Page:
Coming up: Apple turns 30

Coming up: Apple turns 30

Summary: Coming up: On April 1, 1976, Apple Computer was founded in Mountain View, CA.  The company incorporated in early 1977, and introduced the Apple II at the West Coast Computer Faire the same year.

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TOPICS: Apple
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Coming up: On April 1, 1976, Apple Computer was founded in Mountain View, CA.  The company incorporated in early 1977, and introduced the Apple II at the West Coast Computer Faire the same year.  The Apple II had a 1 MHz MOS Technology 6502 microprocessor and 4 KB of RAM, expandable to 48 KB. The 48 KB version sold for $2638. About the same amount of money today gets you an iMac with a 2GHz Intel Core Duo processor, 2MB shared L2 cache at full processor speed, from 512 MB to 2 GB of RAM and much, much more thanks to Moore's Law, Steve Jobs and thousands of others. We'll have more coverage next week...

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Topic: Apple

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  • Happy 30th

    The Apple II was one of the first computers I used, mostly because it was just entering the schools in my district, 'round about 1983. Like every computer of the time it came with a programming language. Apples were easy to program, due to built-in Applesoft BASIC. There was a lot of knowledge shared about them, plus there were programming magazines around that introduced me to how to write software for them. It was always exciting to see what someone else was doing with them, though the people doing the exciting stuff were programming in machine code (hexadecimal). The breadth of software available for it made the Apple II the go-to platform for getting work done, running educational software, or playing the latest game. Its library of educational software was difficult to beat.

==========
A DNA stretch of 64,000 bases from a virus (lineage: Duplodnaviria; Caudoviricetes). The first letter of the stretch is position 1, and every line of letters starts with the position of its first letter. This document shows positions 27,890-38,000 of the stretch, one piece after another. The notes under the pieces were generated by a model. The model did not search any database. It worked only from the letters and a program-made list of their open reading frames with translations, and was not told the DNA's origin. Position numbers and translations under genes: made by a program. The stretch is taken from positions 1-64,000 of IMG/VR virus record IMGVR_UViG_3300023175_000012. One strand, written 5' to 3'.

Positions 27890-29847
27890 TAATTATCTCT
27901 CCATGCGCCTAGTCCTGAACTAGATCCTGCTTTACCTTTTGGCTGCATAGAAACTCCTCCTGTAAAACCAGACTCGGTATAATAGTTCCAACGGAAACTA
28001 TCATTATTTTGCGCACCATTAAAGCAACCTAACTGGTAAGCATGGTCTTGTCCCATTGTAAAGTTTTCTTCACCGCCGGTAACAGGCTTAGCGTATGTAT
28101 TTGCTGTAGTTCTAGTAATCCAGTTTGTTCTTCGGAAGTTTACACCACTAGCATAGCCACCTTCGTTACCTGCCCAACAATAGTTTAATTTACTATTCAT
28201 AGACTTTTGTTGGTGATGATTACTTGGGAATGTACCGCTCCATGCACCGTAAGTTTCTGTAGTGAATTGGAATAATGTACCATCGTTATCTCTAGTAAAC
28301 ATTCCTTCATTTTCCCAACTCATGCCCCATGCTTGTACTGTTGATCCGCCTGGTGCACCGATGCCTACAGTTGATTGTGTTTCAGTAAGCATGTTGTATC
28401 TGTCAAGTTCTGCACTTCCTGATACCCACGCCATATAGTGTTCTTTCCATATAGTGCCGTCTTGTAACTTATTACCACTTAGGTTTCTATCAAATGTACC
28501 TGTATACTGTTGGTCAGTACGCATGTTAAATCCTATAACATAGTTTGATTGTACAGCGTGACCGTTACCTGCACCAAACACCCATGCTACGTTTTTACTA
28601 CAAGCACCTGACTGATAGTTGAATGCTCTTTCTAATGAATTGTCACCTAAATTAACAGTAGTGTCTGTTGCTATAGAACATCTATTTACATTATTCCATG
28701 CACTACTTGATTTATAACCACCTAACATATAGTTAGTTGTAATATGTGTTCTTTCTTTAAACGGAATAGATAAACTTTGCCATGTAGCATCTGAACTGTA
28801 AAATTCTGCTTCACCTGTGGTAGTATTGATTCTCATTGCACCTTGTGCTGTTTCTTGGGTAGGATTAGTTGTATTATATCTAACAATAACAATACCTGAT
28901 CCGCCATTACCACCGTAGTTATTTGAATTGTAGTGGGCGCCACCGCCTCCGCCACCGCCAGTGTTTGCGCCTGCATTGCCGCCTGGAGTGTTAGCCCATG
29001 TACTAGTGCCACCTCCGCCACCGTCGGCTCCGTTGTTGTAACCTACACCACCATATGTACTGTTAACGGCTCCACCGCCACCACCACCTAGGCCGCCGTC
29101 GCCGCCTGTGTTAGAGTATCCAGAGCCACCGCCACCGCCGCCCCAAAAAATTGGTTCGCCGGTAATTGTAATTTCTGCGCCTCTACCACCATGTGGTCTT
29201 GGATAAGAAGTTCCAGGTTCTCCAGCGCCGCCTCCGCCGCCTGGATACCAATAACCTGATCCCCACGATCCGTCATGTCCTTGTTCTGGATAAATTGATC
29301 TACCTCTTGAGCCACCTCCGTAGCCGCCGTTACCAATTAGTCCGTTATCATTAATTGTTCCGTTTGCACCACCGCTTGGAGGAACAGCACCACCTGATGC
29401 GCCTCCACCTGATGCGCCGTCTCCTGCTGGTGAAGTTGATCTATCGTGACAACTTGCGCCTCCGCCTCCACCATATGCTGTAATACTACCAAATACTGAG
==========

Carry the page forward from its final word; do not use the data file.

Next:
The most memorable titles for me were Karateka, Star Blazer, Choplifter, and Drol (all by Br0derbund Software--God, what a great company that was!), Terrapin Logo (by Terrapin Software), and Robot Odyssey (by The Learning Company). Loved 'em all!

    By the way, www.itconversations.com has a great series of MP3 recordings of a speech Steve Wozniak gave at a recent Gnomedex conference. He gave his background story of what led him to create the first Apple computer, and then the Apple II.

    Happy 30th.
    Mark Miller
  • I would like to see Steve Jobs

    recognized as the real driver behind the personal computing
    revolution in the world. It isn't just about being at the right place
    at the right time nor just the engineering features. He has shown
    more than enyone in the business that he understands what people
    need and want and putting all the priorities together to come up
    with market leading products.

    Bill Gates may be the richest in money but Steve Jobs is far richer in
    brains, creativity and making real breakthroughs happen.
    mlindl